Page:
You know," he said with unusual somberness, "I asked my father once why kenders were little, why we weren't big like humans and elves. I really wanted to be big," he said softly and for a moment he was quiet. "What did your father say?" asked Fizban gently. "He said kenders were small because we were meant to do small things. 'If you look at all the big things in the world closely,' he said, 'you'll see that they're really made up of small things all joined together.' That big dragon down there comes to nothing but tiny drops of blood, maybe. It's the small things that make the difference.
At one edge of the base, pressed between the fenceline and the sea, shimmered the pale archways and columns, the madrone and wind-shaped cypresses of the clifftop campus of College of the Surf. Against the somber military blankness at its back, here was a lively beachhead of drugs, sex, and rock and roll, the strains of subversive music day and night, accompanied by tambourines and harmonicas, reaching like fog through the fence, up the dry gulches and past the sentinel antennas, the white dishes and masts, the steel equipment sheds, finding the ears of sentries attentuated but ominous, like hostile-native sounds in a movie about white men fighting savage tribes.
It was a stern night landscape. The sound of the freezing of snow over the land seemed to roar deep into the earth. There was no moon. The stars, almost too many of them to be true, came forward so brightly that it was as if they were falling with the swiftness of the void. As the stars came nearer, the sky retreated deeper and deeper into the night clolour. The layers of the Border Range, indistinguishable one from another, cast their heaviness at the skirt of the starry sky in a blackness grave and somber enough to communicate their mass. The whole of the night scene came together in a clear, tranquil harmony.
Serene was a word you could put to Brooklyn New York. Especially in the summer of 1912. Somber as a word was better. But it did not apply to Williamsburg Brooklyn. Prairie was lovely and Shenandoah had a beautiful sound but you couldn't fit those words into Brooklyn. Serene was the only word for it especially on a Saturday afternoon in summer.
As the years accumulate, we form an increasingly somber image of the future. Is this only to console ourselves for being excluded from it? Yes in appearance, no in fact, for the future has always been hideous, man being able to remedy his evils only by aggravating them, so that in each epoch existence, is much more tolerable before the solution is found to the difficulties of the moment.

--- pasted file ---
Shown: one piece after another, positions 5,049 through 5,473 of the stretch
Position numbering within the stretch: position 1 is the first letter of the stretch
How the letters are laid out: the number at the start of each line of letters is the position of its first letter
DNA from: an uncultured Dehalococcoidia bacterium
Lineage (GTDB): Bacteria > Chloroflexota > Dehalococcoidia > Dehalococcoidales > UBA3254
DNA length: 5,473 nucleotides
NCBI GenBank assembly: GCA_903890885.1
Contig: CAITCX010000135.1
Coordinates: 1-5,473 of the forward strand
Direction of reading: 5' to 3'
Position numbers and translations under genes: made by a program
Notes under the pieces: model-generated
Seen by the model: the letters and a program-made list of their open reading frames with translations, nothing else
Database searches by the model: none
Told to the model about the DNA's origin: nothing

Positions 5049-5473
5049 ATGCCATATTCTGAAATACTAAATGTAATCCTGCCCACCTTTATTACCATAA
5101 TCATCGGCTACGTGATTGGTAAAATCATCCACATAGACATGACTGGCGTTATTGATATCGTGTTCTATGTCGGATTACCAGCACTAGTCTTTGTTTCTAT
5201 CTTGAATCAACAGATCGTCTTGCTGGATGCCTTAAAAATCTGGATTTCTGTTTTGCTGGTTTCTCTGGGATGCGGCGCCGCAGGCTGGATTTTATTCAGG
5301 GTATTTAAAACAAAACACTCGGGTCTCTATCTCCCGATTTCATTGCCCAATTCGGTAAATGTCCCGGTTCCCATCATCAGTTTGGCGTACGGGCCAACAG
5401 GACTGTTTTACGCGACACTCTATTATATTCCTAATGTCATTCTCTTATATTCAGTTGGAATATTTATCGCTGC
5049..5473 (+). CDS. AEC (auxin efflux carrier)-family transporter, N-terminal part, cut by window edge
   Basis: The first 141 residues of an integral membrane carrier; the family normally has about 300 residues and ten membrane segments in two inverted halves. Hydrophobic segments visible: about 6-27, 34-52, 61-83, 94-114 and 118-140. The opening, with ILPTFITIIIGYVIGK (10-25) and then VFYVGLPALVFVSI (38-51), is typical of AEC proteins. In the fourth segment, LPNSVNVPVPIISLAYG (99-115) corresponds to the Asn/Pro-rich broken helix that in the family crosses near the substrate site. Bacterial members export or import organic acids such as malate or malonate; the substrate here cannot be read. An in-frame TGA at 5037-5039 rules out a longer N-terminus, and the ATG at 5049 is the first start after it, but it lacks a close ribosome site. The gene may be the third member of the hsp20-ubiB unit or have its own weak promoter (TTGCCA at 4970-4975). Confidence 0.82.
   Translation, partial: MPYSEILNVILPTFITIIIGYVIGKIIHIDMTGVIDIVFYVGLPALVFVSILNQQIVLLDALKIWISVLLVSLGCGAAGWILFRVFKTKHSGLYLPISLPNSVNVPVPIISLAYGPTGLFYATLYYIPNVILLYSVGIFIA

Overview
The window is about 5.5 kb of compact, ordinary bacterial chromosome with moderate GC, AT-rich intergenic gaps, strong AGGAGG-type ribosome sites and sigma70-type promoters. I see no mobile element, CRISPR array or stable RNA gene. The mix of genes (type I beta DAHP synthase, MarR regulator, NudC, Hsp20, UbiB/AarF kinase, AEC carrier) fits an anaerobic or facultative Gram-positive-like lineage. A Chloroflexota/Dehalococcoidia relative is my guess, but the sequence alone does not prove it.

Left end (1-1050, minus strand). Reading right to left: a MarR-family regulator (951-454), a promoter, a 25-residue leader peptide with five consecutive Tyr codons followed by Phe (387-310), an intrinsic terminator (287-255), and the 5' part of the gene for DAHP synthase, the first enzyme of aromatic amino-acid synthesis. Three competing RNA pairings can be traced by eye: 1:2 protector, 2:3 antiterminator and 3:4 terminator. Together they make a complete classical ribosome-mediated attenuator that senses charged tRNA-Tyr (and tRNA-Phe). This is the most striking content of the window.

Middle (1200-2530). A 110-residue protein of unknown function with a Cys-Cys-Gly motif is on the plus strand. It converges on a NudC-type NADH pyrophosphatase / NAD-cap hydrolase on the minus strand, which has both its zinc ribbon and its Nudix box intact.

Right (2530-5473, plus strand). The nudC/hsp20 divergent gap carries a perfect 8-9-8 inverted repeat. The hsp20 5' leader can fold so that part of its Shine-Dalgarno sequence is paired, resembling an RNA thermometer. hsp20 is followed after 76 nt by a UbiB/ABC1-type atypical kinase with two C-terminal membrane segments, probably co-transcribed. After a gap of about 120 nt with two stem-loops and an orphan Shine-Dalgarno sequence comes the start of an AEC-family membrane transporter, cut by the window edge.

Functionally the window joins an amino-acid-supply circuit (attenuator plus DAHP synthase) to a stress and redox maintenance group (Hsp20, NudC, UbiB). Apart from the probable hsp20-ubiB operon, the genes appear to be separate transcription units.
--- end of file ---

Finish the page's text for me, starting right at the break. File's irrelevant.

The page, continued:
His breathing was heavy and he was somber. He shivered still, and when his hand found me it was unsteady."Ah," I said smiling still, and kissing his shoulder."I hurt you!" he said."No, no, not at all, sweet Master," I answered. "But I hurt you! I have you, now!"Amadeo, you play with the devil."Dont you want me to, Master? Didn't you like it? You took my blood and it made you my slave!"He laughed. "So that's the twist you put on it, isn't it?"Hmmm. Love me. What does it matter?" I asked."Never tell the others," he said. There was no fear or weakness or shame in it.
In winter darkness, the Baghdad Arabian keen blue deepness of the piercing lovely January winter's dusk--it used to tear my heart out, one stabbing soft star was in the middle of the magicalest blue, throbbing like love--I saw Maggie's black hair in this night-- In the shelves of Orion her eye shades, borrowed, gleamed a dark and proud vellum somber power brooding rich bracelets of the moon rose from our snow, and surrounded the mystery.
Rose sat all alone in the big best parlor, with her little handkerchief laid ready to catch the first tear, for she was thinking of her troubles, and a shower was expected. She had retired to this room as a good place in which to be miserable; for it was dark and still, full of ancient furniture, somber curtains, and hung all around with portraits of solemn old gentlemen in wigs, severe-nosed ladies in top-heavy caps, and staring children in little bobtailed coats or short-waisted frocks. It was an excellent place for woe; amd the fitful spring rain that pattered on the windowpane seemed to sob,"Cry away; I'm with you.
There is another physical law that teases me, too: the Doppler Effect. The sound of anything coming at you- a train, say, or the future- has a higher pitch than the sound of the same thing going away. If you have perfect pitch and a head for mathematics you can compute the speed of the object by the interval between its arriving and departing sounds. I have neither perfect pitch nor a head for mathematics, and anyway who wants to compute the speed of history? Like all falling bodies, it constantly accelerates. But I would like to hear your life as you heard it, coming at you, instead of hearing it as I do, a somber sound of expectations reduced, desires blunted, hopes deferred or abandoned, chances lost, defeats accepted, griefs borne.
Above all, one could hold onto everything: the suffering to the quick and its whims, the sticky shadows, somber viscosity of the veil drawn taut around cities, everything could be borne, since legal outings of a few hours might take place, I told myself. Of course, I thought, no point pretending one wasn't dead. But on the other hand, rather than yield to the maneuvers of the conservation instinct, strategies that make us flee the pain within by hiding from ourselves within ourselves from whom we flee, its poppies, its hypnotic operations that the powerful currents of day-to-day life reinforce with a thousand vulgar, pressing duties which turn us from our hearts. do everything, I thought, on the contrary, whatever you can to resist the ingenious temptations of compromises, cling to the suffering, stir up the dread, for the monsters are also the benevolent guardians of the survivor's presence within me